When Swedish musician Ellen Berg first heard a K-pop song, in 2013, her reaction was typical of many Western listeners: “What the hell is this?” she recalled the thought.
Berg, 31 years old, studying at Musikmakarna — a songwriting academy about 330 miles north of Stockholm — and her class was asked to write a Korean hit.
To get into the mood of aspiring musicians, the students listened to “I have a little boyFrom Girls’ Generation, a hugely popular K-pop girl group. “It’s one of the craziest K-pop songs ever,” Berg said by phone recently. The track includes raps, bursts of fast-paced dance music and even a rock ballad-style verse. “It’s really five different songs in one,” says Berg.
The whole class is given a week to write something like it. “Things are not going well,” Berg said with a laugh.
Eight years later, Berg has certainly improved her k-pop songwriting: She’s now one of dozens of Swedish musicians who make a living writing for the genre. She contributed to a hit for the pop juggler BTSas well as hugely successful tracks by groups like Red velvet and Itzy.
While the Swede has long been the face of American pop stars – with musicians like Max Martin and Shellback producing or co-writing songs for Katy Perry, Taylor Swift, the Weeknd and others – then Swedish musicians are now becoming a force in K-pop, too.
Berg is signed with EKKOa music publishing house based in Korea with studios in Stockholm, where Berg works alongside Moa Carlebecker, a sought-after K-pop musician by her stage name, Cazzi Opeia. The two musicians (who collaborate with the name Sunshine) also frequently write with the same duo – Ludvig Evers and Jonatan Gusmark, who call themselves Moonshine – based in a studio next door. Seven other Swedish musicians working on K-pop tracks have studios in the same building.
Berg, Carlebecker, Evers and Gusmark first worked together in 2017 on “oooh,” a Red Velvet song that Berg likened to an old “Scooby-Doo” episode or a trip to a haunted house. “Peek-a-Boo” has since been played more than 217 million times on YouTube.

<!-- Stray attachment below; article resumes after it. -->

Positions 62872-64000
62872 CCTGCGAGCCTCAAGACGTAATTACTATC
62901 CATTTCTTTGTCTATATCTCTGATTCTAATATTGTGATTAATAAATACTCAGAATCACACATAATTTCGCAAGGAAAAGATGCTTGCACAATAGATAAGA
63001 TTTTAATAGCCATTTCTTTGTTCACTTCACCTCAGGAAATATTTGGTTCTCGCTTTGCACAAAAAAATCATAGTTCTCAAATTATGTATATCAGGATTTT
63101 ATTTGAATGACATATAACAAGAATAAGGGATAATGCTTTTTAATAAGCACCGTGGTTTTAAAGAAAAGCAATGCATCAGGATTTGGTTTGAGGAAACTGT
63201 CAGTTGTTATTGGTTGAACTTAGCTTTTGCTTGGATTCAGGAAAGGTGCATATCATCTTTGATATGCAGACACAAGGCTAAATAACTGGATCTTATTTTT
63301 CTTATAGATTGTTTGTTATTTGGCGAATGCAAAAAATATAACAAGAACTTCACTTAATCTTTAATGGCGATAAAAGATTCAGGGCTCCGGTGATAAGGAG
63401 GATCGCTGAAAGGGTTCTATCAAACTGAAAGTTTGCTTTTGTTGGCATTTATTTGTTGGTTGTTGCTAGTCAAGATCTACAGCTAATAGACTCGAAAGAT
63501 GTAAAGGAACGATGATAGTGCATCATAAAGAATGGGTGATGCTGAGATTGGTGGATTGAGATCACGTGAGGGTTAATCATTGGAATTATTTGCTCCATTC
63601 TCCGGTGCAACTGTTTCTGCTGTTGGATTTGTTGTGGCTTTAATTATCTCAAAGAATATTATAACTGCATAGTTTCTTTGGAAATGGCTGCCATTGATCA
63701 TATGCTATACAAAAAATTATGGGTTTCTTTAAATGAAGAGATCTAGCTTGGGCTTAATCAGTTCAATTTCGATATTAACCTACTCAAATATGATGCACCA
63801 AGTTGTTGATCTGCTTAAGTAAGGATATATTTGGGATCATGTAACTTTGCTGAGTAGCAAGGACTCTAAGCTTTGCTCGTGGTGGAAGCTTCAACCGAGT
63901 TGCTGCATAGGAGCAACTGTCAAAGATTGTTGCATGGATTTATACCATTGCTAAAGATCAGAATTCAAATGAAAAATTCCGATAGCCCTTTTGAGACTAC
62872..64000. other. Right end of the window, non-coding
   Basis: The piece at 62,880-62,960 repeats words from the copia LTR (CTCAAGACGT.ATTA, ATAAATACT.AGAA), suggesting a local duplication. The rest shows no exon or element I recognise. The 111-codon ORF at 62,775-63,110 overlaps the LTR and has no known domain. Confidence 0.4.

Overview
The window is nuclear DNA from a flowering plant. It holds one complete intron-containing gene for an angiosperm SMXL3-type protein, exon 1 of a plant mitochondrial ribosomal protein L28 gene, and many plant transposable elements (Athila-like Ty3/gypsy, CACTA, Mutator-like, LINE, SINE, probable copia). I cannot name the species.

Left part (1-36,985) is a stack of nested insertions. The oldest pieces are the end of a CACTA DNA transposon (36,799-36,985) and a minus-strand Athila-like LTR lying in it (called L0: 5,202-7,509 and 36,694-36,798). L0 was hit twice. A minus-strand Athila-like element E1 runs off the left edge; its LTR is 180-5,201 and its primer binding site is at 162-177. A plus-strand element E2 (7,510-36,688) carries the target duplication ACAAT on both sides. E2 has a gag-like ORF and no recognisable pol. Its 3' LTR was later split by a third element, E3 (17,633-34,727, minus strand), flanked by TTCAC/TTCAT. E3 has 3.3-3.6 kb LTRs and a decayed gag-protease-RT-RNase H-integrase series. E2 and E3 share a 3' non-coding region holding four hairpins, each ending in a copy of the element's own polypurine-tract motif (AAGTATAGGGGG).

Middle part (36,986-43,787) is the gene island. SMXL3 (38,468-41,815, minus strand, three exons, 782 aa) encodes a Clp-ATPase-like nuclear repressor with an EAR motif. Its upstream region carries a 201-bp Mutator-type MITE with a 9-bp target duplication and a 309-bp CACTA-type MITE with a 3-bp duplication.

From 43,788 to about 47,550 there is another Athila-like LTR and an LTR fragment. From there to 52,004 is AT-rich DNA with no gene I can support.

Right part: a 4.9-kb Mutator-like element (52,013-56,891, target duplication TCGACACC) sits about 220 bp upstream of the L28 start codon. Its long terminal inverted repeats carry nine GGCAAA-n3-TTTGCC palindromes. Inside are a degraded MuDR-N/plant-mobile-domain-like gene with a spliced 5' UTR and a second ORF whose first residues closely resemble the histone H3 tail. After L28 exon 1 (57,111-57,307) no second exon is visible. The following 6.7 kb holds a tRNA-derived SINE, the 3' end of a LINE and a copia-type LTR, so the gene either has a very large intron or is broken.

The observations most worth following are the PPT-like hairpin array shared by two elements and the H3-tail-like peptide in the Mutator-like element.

EKKO is not the only company developing K-pop in Stockholm. CosmosOne publisher has seven musicians working full-time on K-pop tracks, said Peo Nylen, the label’s creative director. CribAnother songwriting company, Iggy said, employs 14 K-pop writers Strange-Dahl, one of its founders.
Michael Fuhr, a German scholar, said K-pop seems to be a recent phenomenon to Western music fans who have caught up with the rise of BTS, but Korean record labels Quoc has been looking for European musicians since the late 1990s to global success. who wrote a book about Korean pop. “They were thinking about Max Martin products,” he says, adding that the first successful European K-pop writers were actually Finnish and Norwegian, not Swedish.
Today, musicians of many nationalities are trying to make K-pop hits, says Fuhr, attracted in part by the fact that Koreans still buy CDs, so there’s a lot of money to create out. SM Entertainment, a Korean entertainment group, says on its website it works with 864 musicians worldwide, including 451 in Europe and 210 in North America.
Fuhr says many K-pop hits have been written in songwriting “camps” hosted by record labels or publishers that invite musicians from around the world. For days, musicians work in groups to create new songs. (American pop songs are also often written this way.)